Student discovers nail in school pizza


Students wait in line to receive school food. As a result of the discovery of the nail, the Ventura County Health Department has launched an investigation. (Staff photographer/Talon).

Junior  and content editor Nicholas Branigan hoped to enjoy a slice of barbecue chicken pizza from the cafeteria on April 1 when he noticed a hard object baked into the pizza — a black, 3/4-inch nail.

“I was shocked. I was in a state of disbelief,” Branigan said. “How could a nail have possibly found its way into my pizza?”

Los Robles Hospital gastroenterology nurse Chongyan Liang explained what would happen if one ingested a nail. According to Liang, an ingested nail would likely cut the digestive tract, leading to internal bleeding.

The Ventura County Health Department currently possesses the nail and is conducting an independent investigation.

Oak Park Director of Nutrition Carol Ly assured that despite this “freak accident,” the OPHS cafeteria is safe. According to Ly, the cafeteria continually passes bi-annual inspections. Additionally, each cafeteria staff member is “trained in current food safety practices and possesses an up-to-date Food Safety Manager’s Certificate or Food Handler’s Certificate accredited by the American National Standards Institute (ANSI).”

The cafeteria receives its ingredients — meats and produce included — from its supplier, Gold Star Foods, every Monday, Wednesday and Friday. All food served, excluding the pizza and Pick Up Stix, is freshly cooked in the cafeteria. Tony’s Pizza and Pasta, a local restaurant, delivers pizza to the school every day.

Cafeteria manager manages the cafeteria processes, which begins at 9 a.m. and finishes just before lunch. During this time, cafeteria staff and students perform rigorous examinations of all produce and ingredients — none of which are expired — and regularly change gloves and wash hands. Produce is also thoroughly rinsed. Cell phones are banned from the kitchens in order to prevent any contamination.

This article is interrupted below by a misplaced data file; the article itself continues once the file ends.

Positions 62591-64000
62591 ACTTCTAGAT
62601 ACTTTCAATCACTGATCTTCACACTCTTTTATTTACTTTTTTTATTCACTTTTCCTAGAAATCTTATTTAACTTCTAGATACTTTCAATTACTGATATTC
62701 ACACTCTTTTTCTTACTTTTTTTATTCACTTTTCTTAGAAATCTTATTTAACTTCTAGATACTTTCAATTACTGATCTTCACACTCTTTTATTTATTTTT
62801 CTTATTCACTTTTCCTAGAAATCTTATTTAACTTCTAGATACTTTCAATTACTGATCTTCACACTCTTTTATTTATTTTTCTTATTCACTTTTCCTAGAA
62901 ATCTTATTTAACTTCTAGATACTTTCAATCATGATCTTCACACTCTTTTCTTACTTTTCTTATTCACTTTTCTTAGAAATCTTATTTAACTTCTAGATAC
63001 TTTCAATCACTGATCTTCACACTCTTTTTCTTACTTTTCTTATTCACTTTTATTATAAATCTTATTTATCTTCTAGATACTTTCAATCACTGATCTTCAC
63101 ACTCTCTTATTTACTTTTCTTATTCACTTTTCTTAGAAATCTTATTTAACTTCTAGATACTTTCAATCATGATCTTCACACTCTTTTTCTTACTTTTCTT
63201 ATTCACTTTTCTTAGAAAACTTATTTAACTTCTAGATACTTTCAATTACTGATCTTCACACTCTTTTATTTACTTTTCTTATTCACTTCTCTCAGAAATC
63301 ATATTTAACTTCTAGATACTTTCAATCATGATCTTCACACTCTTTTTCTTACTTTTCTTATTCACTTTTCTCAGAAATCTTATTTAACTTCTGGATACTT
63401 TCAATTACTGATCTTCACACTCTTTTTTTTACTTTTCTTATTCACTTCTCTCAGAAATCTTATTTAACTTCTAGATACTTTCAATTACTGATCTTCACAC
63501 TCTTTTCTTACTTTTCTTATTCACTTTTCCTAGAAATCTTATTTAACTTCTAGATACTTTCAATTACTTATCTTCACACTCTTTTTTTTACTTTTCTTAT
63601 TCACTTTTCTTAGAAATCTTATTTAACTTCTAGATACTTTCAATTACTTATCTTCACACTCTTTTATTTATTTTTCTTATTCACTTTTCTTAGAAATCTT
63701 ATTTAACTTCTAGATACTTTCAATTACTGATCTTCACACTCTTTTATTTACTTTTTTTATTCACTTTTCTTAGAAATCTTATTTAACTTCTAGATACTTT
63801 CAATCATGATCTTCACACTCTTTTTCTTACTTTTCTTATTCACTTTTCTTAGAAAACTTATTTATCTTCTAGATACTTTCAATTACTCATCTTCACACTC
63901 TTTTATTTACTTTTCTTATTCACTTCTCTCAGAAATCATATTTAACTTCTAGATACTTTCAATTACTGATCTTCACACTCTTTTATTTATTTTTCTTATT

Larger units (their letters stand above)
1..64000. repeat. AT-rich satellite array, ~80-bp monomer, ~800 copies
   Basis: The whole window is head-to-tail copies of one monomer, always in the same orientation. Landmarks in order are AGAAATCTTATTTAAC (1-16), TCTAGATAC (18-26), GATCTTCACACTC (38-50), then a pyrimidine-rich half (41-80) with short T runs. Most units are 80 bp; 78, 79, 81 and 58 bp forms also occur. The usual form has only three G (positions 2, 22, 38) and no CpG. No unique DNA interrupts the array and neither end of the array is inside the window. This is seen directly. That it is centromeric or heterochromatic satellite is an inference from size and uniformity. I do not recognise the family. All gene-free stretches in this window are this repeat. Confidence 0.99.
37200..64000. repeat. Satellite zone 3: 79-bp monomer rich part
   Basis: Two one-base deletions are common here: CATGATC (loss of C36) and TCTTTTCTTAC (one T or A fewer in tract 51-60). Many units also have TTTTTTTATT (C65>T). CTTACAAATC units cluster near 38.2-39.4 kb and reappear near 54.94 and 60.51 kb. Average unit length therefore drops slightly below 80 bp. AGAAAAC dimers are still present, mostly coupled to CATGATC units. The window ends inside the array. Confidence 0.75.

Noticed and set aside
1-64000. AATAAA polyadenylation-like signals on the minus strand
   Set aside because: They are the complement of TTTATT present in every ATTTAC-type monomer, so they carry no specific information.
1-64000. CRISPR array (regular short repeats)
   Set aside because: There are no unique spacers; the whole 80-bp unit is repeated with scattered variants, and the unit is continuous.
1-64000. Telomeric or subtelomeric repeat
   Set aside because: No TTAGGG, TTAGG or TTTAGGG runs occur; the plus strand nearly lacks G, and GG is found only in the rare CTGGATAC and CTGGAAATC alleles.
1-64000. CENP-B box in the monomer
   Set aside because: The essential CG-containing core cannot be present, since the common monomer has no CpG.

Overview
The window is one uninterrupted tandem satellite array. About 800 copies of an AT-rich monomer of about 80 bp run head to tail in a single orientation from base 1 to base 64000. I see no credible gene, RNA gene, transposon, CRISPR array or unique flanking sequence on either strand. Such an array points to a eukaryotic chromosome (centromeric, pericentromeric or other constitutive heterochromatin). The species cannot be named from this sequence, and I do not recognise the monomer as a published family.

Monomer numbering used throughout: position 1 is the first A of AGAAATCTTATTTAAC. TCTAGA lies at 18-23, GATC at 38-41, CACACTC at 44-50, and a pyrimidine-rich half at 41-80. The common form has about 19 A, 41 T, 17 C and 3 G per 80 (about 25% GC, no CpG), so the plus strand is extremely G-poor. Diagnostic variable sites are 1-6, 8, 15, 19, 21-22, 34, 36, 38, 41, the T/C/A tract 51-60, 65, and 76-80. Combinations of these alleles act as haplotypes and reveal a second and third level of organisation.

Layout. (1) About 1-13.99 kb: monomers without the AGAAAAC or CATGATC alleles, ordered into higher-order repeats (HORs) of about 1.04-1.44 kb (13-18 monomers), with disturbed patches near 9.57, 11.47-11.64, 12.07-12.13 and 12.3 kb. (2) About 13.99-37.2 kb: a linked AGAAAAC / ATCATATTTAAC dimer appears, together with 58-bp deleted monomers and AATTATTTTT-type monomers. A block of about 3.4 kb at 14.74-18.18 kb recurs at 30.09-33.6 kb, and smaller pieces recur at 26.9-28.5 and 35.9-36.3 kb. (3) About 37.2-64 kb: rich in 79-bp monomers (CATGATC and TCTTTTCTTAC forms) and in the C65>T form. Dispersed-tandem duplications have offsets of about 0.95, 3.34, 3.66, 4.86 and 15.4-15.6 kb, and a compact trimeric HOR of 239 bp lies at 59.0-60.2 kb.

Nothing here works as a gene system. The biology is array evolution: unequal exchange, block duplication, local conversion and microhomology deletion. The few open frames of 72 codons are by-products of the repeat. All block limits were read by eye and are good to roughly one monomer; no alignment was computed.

“[The cafeteria] will only sell unsold food the next day if it can be safely stored,” Schmidt said.

All pizzas are visually scanned to determine if they are safe to be sold. Once they pass this inspection, they are packaged.

According to Ly, because of the cafeteria’s stringent procedures, the nail could not have originated from the cafeteria but from Tony’s.
However, Tony’s denied any responsibility for the nail found in the pizza. The manager of Tony’s stated that the establishment “found nowhere where [the nail] could have gotten into the pizza.”

While the OPHS cafeteria has passed its bi-annual inspections, routine Ventura County Environmental Health inspections of Tony’s Pizza and Pasta revealed several violations. In December 2014, an inspection found broken equipment, food kept in unsanitary conditions and a lack of food handler cards for many Tony’s employees.

Despite the cafeteria’s safety procedures, Branigan refuses to consume pizza from Tony’s.

“What are the odds that me, an editor, would find a nail in my pizza at a Journalism Club meeting on April Fool’s Day?”

Editor’s note: The Talon has found no evidence of this accident being a prank of any kind.

In order to provide healthier foods and promote conservation, the cafeteria is undergoing several initiatives.

First, the cafeteria is seeking to expand use of campus-grown foods and move toward all-organic produce as well as hormone and antibiotic-free meat, while excluding beef products all together.

While the removal of beef was arguably the most controversial move, Schmidt defended it because beef is generally unhealthier than chicken and “is often recalled.”

“Besides, the students seem to be willing to eat chicken anyway,” Schmidt said.

The cafeteria responds immediately to all food recalls and if a certain ingredient — like beef — is recalled frequently, it may be pulled from the cafeteria.

Finally, to promote a greener lifestyle, the cafeteria is embarking on its California Thursdays Barbecue program, which started on April 23. Its goal is to only serve food grown and raised in California.

Students reacted positively to the program.

“It’s definitely healthier than what [the cafeteria] usually serve[s],” junior Vincent Tran said.

Lastly, the cafeteria uses recyclable and biodegradable containers and composts left-over produce.

Carol Ly remarks, “It is really important for the student body and faculty to know that our staff members put so much heart into innovating and cooking up a variety of options for everyone to enjoy. I know that there are many misrepresentations of cafeteria food popularized by television that are simply untrue, especially at Oak Park and particularly at this point in time. Many students have no idea that much of the food that comes out of the cafeteria is cooked from scratch using some of the best ingredients we can find.”